Tuesday, May 03, 2011

Tire Life = Money

One of the main reasons you should keep your tires properly inflated besides highway safety, is money, plain and simple. Tires aren’t cheap: In fact, they’re the second or third largest expense for most truck operators, right behind fuel and labor. So how you manage your tires can have a big impact on your company’s bottom line. 

Here’s a list of good overall tire-care tips:
  • Use tire air equalizers to spot under-inflation
  • Have tire pressure checked regularly
  • Maintain proper inflation in all tires including the spare
  • Pull tires when they reach a tread depth of 6/32nds  
  • Dual tires must be the same size (since manufacturers' recommendations are different, check their manuals for tire service data)
  • Align axles when mounting tires
  • Have an alignment check done as part of your yearly scheduled maintenance, or as soon as you feel a pull in the steering while driving

I put air in the tire, now where did it go?
Cupped Tire Wear
Proper tire inflation is critical because it’s the air inside the tire that carries the weight of a vehicle. It also absorbs shock and keeps the tire in its proper shape so it may perform as designed. Inflation pressures also influence handling, traction, braking, load carrying capability and fuel economy.

Most tire manufacturers agree that a tire is considered “under-inflated” when the air pressure is at 80% or less than the recommended level. For every 10 degree drop or increase in temperature your tires can loose or gain up to 3 psi.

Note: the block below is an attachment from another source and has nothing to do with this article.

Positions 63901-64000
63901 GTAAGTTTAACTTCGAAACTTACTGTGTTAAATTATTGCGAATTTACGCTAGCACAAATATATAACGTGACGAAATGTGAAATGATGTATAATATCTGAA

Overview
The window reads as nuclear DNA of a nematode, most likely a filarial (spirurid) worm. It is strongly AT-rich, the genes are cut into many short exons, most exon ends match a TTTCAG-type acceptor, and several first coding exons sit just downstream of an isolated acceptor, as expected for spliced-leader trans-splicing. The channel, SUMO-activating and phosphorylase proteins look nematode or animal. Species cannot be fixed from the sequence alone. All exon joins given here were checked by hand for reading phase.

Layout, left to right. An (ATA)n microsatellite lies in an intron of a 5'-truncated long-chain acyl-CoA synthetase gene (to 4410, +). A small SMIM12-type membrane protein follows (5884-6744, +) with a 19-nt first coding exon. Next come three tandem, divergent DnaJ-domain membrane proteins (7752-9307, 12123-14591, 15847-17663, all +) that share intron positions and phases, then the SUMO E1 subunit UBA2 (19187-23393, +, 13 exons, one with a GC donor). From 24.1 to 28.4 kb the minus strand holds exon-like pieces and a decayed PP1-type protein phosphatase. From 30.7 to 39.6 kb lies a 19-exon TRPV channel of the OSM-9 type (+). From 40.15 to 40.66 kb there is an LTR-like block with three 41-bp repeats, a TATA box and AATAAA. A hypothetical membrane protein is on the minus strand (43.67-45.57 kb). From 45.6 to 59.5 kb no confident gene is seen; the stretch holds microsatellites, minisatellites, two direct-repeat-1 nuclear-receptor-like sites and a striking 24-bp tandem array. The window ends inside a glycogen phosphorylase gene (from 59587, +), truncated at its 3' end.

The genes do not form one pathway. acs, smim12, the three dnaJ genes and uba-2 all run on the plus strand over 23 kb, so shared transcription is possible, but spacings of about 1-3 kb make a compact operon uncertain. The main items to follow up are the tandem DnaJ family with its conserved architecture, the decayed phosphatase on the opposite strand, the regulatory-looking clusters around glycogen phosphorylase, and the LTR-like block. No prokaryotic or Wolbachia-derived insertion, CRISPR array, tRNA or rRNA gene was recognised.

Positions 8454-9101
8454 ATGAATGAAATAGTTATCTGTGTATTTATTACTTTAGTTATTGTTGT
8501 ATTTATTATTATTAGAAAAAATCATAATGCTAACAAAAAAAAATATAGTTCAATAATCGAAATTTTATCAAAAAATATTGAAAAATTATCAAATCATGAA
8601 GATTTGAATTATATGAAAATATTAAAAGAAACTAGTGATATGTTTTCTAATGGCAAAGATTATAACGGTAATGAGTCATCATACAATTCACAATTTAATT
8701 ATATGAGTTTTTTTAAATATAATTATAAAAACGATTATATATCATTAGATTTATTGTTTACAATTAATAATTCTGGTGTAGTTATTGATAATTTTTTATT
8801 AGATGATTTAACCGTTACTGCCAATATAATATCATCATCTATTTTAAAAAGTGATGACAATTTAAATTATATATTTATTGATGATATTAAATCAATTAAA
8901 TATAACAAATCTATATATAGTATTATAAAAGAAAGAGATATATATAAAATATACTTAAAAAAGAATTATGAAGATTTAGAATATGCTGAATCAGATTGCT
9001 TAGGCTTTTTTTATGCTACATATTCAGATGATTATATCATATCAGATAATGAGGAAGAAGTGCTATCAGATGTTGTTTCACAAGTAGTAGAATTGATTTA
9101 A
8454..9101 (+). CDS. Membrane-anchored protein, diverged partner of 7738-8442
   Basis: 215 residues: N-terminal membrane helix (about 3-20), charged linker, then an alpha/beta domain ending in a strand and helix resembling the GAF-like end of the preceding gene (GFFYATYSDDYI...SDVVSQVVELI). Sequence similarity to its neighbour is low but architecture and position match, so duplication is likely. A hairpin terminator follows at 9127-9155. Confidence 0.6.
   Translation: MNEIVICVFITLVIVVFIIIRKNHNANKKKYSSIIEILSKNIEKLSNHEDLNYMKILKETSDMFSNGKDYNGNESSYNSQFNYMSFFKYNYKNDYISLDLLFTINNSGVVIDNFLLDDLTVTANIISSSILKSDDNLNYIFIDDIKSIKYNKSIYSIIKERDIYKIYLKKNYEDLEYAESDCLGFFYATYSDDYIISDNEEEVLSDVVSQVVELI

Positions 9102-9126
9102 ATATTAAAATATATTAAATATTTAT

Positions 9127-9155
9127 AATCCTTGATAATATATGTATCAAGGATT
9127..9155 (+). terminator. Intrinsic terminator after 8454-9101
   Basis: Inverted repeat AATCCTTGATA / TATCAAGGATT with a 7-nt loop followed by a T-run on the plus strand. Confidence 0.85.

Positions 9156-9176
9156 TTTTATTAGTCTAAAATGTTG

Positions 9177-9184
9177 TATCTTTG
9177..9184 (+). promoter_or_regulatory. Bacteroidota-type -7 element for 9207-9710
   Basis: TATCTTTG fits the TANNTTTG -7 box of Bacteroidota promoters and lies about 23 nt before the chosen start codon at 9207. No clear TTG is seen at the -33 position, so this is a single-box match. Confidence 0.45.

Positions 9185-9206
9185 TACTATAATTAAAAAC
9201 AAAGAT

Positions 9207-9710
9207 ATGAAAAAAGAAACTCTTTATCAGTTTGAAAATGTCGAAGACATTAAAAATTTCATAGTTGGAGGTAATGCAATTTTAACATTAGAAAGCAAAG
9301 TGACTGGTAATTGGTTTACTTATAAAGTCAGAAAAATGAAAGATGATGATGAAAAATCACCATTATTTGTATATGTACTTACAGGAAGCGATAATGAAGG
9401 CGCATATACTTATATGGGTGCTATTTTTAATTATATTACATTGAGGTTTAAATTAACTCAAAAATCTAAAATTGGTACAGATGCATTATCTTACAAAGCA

Tires flex when they roll which bends the tire’s rubber and steel cords used within the rubber on the sidewall of the tire to provide additional strength and operating characteristics. This flexing generates heat and adds to the tire wear resulting from the friction created between the road’s surface and the tread as the tire rolls along. Heat is a tire’s worst enemy. 

If a tire isn’t properly inflated, it doesn’t roll as smoothly or as easily as it was designed to. As a result, it will have an uneven, irregular “footprint” – that portion that contacts the road surface. This inconsistent shape leads to increased wear, reduced traction and performance, plus handling and ride problems.

The concentrated flexing caused by under-inflation leads to premature wear, and fatigue and failure of the steel cords. There is a direct correlation between how much a tire is under-inflated and how much faster it wears out. 

Over-inflated Tire
When overinflated, however, excessive wear occurs at the center of the tread because it will bear the majority of the vehicle’s weight. Along with making for a harsher ride, overinflated tires don’t ‘absorb’ the impact of road hazards, such as potholes, as well and increase the risk of sustaining a puncture or impact damage.

So before you go down the road, or up in the air, check your tires and their pressure. It’s for your safety and will benefit you and/or your company in the end.

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